Trends in oxidative aging theories

Florian L. Muller, Michael S. Lustgarten, Youngmok Jang, Arlan Richardson, Holly Van Remmen

Research output: Contribution to journalReview articlepeer-review

801 Scopus citations


The early observations on the rate-of-living theory by Max Rubner and the report by Gershman that oxygen free radicals exist in vivo culminated in the seminal proposal in the 1950s by Denham Harman that reactive oxygen species are a cause of aging (free radical theory of aging). The goal of this review is to analyze recent findings relevant in evaluating Harman's theory using experimental results as grouped by model organisms (i.e., invertebrate models and mice). In this regard, we have focused primarily on recent work involving genetic manipulations. Because the free radical theory of aging is not the only theorem proposed to explain the mechanism(s) involved in aging at the molecular level, we also discuss how this theory is related to other areas of research in biogerontology, specifically, telomere/cell senescence, genomic instability, and the mitochondrial hypothesis of aging. We also discuss where we think the free radical theory is headed. It is now possible to give at least a partial answer to the question whether oxidative stress determines life span as Harman posed so long ago. Based on studies to date, we argue that a tentative case for oxidative stress as a life-span determinant can be made in Drosophila melanogaster. Studies in mice argue for a role of oxidative stress in age-related disease, especially cancer; however, with regard to aging per se, the data either do not support or remain inconclusive on whether oxidative stress determines life span.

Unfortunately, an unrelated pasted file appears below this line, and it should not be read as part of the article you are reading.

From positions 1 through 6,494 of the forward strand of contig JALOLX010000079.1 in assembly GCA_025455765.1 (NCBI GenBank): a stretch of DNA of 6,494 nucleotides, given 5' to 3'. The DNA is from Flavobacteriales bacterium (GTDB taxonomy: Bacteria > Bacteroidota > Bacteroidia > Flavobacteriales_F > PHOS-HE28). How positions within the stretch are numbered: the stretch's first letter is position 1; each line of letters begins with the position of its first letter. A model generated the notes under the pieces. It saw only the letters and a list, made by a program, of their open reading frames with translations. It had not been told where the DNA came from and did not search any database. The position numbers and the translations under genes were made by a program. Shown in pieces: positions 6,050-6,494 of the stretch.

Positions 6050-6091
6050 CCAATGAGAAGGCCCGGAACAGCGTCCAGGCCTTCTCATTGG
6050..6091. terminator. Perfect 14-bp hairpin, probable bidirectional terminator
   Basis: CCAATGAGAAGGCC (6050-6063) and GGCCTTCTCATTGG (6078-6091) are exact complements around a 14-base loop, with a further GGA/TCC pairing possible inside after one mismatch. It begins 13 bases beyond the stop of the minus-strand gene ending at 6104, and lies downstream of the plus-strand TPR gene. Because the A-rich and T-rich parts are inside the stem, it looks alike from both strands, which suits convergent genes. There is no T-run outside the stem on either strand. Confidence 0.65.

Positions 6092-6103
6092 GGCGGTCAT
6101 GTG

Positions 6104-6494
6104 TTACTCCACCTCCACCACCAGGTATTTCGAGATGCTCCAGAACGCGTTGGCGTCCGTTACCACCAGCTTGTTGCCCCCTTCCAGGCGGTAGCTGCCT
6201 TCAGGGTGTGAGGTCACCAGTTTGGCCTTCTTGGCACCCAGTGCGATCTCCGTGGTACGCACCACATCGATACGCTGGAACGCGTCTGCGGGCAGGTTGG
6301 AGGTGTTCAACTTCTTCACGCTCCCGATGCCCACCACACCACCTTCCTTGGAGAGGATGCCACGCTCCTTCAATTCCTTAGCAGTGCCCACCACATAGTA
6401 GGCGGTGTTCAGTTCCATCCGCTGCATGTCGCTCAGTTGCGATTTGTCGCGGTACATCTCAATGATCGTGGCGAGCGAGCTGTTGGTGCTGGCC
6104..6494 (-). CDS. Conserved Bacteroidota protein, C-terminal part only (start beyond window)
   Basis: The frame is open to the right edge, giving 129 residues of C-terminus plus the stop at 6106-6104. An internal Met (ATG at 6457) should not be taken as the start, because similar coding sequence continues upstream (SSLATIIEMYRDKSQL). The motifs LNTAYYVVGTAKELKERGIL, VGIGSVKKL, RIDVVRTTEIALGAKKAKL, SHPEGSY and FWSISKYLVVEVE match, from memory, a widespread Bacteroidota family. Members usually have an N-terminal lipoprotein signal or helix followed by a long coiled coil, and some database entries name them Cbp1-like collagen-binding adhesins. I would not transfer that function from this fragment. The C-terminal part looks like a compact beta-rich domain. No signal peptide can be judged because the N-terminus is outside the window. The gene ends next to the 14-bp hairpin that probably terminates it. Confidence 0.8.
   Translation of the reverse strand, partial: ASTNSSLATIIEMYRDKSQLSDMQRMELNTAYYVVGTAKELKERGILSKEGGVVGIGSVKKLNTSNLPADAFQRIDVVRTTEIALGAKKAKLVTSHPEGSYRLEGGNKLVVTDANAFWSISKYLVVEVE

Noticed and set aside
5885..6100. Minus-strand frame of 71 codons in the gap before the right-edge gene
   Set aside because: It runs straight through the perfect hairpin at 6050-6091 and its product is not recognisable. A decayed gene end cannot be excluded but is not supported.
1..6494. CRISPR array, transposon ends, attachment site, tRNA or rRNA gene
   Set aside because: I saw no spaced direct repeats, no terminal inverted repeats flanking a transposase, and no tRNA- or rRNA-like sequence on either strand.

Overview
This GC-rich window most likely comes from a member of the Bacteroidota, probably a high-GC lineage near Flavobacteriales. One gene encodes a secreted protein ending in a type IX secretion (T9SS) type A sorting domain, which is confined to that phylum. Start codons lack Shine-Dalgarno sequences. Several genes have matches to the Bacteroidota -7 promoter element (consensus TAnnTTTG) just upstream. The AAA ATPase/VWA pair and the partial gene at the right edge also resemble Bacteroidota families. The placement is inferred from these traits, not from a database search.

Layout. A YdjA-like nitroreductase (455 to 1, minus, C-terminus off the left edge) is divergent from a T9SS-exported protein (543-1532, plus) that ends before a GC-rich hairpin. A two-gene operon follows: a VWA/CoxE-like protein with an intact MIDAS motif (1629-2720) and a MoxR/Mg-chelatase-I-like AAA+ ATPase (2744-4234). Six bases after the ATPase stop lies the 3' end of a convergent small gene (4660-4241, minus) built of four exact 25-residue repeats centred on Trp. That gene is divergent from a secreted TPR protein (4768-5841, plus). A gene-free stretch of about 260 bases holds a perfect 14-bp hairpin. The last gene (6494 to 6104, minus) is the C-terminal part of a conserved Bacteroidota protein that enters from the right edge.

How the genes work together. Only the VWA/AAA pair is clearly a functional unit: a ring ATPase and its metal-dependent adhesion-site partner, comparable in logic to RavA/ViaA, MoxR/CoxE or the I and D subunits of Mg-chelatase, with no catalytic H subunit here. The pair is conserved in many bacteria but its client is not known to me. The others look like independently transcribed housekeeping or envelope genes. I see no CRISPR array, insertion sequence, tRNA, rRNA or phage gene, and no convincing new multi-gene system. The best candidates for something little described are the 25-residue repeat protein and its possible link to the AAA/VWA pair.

Original languageEnglish (US)
Pages (from-to)477-503
Number of pages27
JournalFree Radical Biology and Medicine
Issue number4
StatePublished - Aug 15 2007

ASJC Scopus subject areas

  • Biochemistry
  • Physiology (medical)


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